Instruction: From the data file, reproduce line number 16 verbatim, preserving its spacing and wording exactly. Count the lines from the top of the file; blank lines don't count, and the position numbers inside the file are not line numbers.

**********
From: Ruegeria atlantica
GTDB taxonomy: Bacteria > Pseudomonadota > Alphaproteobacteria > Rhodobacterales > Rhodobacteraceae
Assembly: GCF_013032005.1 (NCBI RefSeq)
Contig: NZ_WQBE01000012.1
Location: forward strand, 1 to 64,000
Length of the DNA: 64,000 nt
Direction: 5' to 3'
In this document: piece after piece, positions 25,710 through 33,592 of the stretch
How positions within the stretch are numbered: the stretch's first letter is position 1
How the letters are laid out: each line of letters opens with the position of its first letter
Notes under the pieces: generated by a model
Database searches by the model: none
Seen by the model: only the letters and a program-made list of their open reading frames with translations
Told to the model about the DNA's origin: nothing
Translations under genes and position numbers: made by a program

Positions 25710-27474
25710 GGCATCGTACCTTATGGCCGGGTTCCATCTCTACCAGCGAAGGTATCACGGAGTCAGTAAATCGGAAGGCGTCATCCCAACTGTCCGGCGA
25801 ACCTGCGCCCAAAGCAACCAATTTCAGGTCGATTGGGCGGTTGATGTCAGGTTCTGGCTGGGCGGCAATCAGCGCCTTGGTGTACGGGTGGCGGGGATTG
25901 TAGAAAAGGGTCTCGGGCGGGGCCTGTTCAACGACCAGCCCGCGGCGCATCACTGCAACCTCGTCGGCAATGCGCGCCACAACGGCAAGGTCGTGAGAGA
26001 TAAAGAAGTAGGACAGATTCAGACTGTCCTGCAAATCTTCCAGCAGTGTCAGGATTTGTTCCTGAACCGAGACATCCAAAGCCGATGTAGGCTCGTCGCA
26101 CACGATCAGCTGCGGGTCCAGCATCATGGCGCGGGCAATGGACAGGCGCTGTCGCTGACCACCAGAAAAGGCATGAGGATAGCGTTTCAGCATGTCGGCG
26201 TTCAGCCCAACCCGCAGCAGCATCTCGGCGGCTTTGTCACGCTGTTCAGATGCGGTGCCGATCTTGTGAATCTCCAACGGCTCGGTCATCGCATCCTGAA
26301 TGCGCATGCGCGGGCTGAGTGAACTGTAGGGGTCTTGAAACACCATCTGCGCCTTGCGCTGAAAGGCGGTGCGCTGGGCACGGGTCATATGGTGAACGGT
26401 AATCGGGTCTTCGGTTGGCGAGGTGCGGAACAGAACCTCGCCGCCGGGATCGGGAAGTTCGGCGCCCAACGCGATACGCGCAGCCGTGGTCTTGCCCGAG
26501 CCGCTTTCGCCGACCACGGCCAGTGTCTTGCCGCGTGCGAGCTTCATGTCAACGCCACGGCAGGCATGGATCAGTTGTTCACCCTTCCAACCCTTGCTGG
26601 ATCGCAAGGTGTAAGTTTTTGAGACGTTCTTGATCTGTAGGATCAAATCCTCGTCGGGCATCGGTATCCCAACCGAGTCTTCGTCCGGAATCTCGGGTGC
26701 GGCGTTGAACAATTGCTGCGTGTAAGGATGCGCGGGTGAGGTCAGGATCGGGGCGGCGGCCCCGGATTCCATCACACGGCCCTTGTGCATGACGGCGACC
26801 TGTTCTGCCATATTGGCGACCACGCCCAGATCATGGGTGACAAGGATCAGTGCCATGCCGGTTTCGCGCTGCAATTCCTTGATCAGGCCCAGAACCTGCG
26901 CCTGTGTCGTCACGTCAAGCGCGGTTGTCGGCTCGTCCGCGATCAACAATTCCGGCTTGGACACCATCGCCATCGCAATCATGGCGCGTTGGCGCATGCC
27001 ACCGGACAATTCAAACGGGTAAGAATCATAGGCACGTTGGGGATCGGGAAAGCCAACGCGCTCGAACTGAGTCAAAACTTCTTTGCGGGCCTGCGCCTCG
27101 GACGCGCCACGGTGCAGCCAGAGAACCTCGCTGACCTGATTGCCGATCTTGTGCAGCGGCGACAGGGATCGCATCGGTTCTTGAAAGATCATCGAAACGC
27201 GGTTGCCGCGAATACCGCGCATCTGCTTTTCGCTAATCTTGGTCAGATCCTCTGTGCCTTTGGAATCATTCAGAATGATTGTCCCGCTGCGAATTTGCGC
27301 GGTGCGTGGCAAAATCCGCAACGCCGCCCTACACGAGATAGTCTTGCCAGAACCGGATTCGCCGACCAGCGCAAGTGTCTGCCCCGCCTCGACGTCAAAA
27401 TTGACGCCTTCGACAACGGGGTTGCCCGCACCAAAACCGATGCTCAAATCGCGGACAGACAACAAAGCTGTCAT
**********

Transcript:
Positions 25710-27474